With enough leading man roles under his belt, he'd have to know that he's easy on the eyes, a circumstance that's all the more compelling for his lack of Pierce Brosnan-like prettiness. His face often appears creased, even rumpled, yet sooner or later, and it's usually sooner, women and even straight men describe him as sexy. "He has a much darker, more vulnerable quality than Bond has shown before, a toughness and a sexiness," says "Casino Royale" director Martin Campbell. "Whenever Daniel was on screen in 'Munich,' he was the one your eyes went to."
Nevertheless, the anti-Craig posts were brutal enough to demolish the healthiest ego. When a bully starts picking on you for having big ears, it can dredge up long buried childhood insecurities.
When the early round of bile hit the fan, Craig was on location in the Bahamas, working long hours. His three stunt doubles -- specialists in driving, fighting and acrobatics -- took their share of punishment, but he performed much of his own derring-do. "I'd be just bruised, battered, cut and bleeding, all the time," he says. "I'd get out of bed very slowly in the morning. Getting hurt wasn't fun, but pushing myself, physically and mentally, hanging off the back of a truck, running across a 4-inch beam, 150 feet up in the air as quickly as I possibly could without looking down or falling, that was great. There's this feeling of finishing the shot and breathing a sigh and feeling so alive."
Going for it
THE demands of the six-month shooting schedule would serve as a positive distraction from the Internet vitriol, which the British tabloids enthusiastically spread. Craig says he suffered through a few very dark days and ultimately decided his revenge would be proving his critics wrong. "Beforehand, I wanted to make a great movie," he says, "and when all that started happening, it was like, we've got no choice now."
Trouncing the doubters with excellence -- what a reasoned reaction. Ever been in therapy? "Not enough," he says, laughing. "Nowhere near enough."
Craig's capacity to feel wounded when body-slammed, a quality he's shown often on camera, worked in his favor. Producers Barbara Broccoli and Michael G. Wilson wanted "Casino Royale" to be different from its predecessors in a number of ways. Product placements survived, but the filmmakers all but eliminated CGI effects and Bond's toy chest -- no fountain pens that turn into Uzis this time around.
Although Bond epitomized suave British masculinity on film, in Ian Fleming's books, 007 has been known to throw up from anxiety. Since the "Casino Royale" story begins back when Bond became Bond, it offered the opportunity to rewrite the canon. The hunt was on for a more emotional, edgier guy.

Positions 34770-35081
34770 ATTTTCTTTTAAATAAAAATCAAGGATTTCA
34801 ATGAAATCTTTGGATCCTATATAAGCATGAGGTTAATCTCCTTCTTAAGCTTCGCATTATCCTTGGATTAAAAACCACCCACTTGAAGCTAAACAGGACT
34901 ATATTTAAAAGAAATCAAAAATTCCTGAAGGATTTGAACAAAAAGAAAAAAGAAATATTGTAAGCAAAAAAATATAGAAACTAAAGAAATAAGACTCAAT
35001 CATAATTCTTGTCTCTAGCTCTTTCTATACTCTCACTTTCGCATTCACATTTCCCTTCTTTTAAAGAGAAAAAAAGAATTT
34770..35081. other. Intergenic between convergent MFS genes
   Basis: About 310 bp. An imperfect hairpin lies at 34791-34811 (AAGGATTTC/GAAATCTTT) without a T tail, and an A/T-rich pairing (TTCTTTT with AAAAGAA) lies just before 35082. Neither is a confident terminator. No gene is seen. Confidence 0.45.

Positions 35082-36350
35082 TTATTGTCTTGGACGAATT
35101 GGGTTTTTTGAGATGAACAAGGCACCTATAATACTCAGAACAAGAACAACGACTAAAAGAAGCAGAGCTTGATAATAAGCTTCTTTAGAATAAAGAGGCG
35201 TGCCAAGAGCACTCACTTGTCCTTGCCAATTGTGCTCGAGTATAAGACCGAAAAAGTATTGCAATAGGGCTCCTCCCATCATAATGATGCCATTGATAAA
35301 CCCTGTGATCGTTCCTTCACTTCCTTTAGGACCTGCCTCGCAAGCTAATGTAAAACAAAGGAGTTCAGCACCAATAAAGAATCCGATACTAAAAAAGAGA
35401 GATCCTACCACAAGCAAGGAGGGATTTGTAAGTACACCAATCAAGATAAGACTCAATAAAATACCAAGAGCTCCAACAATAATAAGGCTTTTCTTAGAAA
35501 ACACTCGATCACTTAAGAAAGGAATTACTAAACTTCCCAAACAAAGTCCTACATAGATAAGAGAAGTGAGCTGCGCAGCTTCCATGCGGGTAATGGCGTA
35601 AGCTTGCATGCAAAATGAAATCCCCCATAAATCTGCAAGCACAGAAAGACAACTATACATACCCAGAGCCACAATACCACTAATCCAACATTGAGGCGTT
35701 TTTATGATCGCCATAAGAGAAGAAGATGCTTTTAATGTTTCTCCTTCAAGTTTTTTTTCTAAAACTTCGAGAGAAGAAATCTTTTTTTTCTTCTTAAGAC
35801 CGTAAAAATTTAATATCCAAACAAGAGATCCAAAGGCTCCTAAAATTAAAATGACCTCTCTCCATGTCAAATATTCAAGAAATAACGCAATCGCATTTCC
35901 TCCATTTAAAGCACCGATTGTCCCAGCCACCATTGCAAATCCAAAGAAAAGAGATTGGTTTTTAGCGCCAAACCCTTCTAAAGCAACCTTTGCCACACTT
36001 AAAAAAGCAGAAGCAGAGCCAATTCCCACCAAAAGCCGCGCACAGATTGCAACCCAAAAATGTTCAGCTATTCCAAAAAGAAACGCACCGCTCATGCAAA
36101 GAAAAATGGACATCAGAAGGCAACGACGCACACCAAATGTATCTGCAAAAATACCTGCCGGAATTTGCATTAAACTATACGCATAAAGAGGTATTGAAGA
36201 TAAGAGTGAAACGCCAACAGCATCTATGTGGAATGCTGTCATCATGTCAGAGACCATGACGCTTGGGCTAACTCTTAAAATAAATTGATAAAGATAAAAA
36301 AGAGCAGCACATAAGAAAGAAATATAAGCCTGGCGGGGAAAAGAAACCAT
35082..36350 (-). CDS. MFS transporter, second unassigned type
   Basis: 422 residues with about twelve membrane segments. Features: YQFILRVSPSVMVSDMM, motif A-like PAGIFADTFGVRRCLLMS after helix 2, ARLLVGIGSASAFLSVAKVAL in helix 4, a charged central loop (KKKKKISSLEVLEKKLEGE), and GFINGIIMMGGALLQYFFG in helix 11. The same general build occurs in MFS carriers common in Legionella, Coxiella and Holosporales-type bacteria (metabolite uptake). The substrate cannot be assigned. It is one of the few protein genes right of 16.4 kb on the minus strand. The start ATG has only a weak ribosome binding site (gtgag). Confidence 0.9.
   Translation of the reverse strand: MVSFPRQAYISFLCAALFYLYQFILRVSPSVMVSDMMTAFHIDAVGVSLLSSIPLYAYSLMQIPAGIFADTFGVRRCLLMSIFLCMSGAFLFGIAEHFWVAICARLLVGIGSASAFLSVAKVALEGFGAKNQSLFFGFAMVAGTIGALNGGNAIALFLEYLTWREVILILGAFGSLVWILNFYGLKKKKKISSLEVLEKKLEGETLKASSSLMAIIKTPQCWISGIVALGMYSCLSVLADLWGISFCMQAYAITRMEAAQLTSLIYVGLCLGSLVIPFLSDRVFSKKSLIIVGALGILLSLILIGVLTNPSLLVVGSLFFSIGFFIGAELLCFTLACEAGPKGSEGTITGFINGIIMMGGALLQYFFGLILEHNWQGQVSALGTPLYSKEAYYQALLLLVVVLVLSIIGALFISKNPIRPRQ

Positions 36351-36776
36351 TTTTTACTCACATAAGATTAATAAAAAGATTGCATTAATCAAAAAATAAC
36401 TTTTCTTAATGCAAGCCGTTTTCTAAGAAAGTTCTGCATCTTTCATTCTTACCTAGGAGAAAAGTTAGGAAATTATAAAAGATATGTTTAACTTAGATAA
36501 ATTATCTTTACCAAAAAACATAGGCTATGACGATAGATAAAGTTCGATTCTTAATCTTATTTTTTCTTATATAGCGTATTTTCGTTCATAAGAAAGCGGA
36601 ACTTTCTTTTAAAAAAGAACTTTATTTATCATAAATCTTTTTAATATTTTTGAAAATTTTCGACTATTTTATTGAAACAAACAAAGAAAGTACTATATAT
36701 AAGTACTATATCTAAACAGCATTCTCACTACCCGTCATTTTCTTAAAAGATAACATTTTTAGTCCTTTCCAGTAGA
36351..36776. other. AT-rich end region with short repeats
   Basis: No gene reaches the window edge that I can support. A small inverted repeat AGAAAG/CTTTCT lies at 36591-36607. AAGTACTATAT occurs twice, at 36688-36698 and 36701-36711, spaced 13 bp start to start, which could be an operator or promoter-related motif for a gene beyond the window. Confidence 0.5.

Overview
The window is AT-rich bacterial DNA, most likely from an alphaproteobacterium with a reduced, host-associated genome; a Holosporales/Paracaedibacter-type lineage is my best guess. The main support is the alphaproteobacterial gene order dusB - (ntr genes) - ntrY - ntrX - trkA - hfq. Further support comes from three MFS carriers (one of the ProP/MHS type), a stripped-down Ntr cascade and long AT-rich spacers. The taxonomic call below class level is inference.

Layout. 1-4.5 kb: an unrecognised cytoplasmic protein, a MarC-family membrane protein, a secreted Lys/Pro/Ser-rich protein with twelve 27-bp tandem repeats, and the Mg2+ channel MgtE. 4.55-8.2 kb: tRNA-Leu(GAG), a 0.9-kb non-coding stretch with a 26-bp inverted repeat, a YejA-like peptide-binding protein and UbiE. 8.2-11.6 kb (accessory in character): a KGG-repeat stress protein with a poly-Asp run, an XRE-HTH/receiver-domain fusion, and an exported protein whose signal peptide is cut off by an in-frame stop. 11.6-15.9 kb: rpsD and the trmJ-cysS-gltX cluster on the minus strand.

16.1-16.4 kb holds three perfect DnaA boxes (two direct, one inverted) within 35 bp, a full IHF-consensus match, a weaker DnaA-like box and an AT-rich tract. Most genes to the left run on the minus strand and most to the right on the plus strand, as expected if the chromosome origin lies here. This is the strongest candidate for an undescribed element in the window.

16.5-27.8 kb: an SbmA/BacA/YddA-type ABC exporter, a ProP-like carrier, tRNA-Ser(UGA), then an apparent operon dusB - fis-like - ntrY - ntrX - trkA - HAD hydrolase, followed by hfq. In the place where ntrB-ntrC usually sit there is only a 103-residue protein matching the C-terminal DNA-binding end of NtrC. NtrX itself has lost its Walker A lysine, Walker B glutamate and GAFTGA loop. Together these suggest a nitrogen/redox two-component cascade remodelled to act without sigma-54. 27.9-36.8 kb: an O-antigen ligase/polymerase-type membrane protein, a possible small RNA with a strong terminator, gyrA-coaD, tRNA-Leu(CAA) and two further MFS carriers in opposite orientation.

Craig jumped to the top of Broccoli's list after she saw him in "Layer Cake," a nasty little British gangster movie he dominates as a pragmatic killer whose brash exterior is designed to protect a nervous core. And then there's the moment when he first spots temptress Sienna Miller on a crowded dance floor. With a cinematic cliche waiting to happen, Craig is so thoroughly, instantly lust and love-struck that you'd think he invented romantic longing.
Will he bring depth to James? Does Queen Elizabeth love her Welsh corgis?
Just because the producers considered Craig their front-runner didn't mean he was ready to be fitted for his tuxedo. "He said to us, 'If I take this part, I will do it wholeheartedly. But I can't say I will till I've read the script,' " Wilson says. "So we had to pursue other possibilities." Five actors, including Craig, were screen-tested, two little-known Australians, another Brit, and Goran Visnjic, from "ER."
Before Craig would accept the role, he made it clear that he wasn't prepared to be a puppet Bond. He remembers thinking, "If I don't feel that I'll actually have my say, then my first response is 'No. Not in a million years.' On a movie, I just feel if I'm included, I might be able to help out. I ask the director, 'What's the big picture? Tell me what's going on ... then maybe I can make it better.' "
He had some fear of being typecast as 007 and discussed the decision with his family, including his 14-year-old daughter from a two-year marriage to a Scottish actress, with close friends and his American girlfriend, Satsuki Mitchell, a production executive. He asked directors he'd worked with if they'd employ him again, post-Bond.
"They all said yes, so I'm holding them to it," he says."
"Daniel can do Shakespeare next week and a western the week after," director Campbell says. "He's someone I know will do art house movies and blockbusters."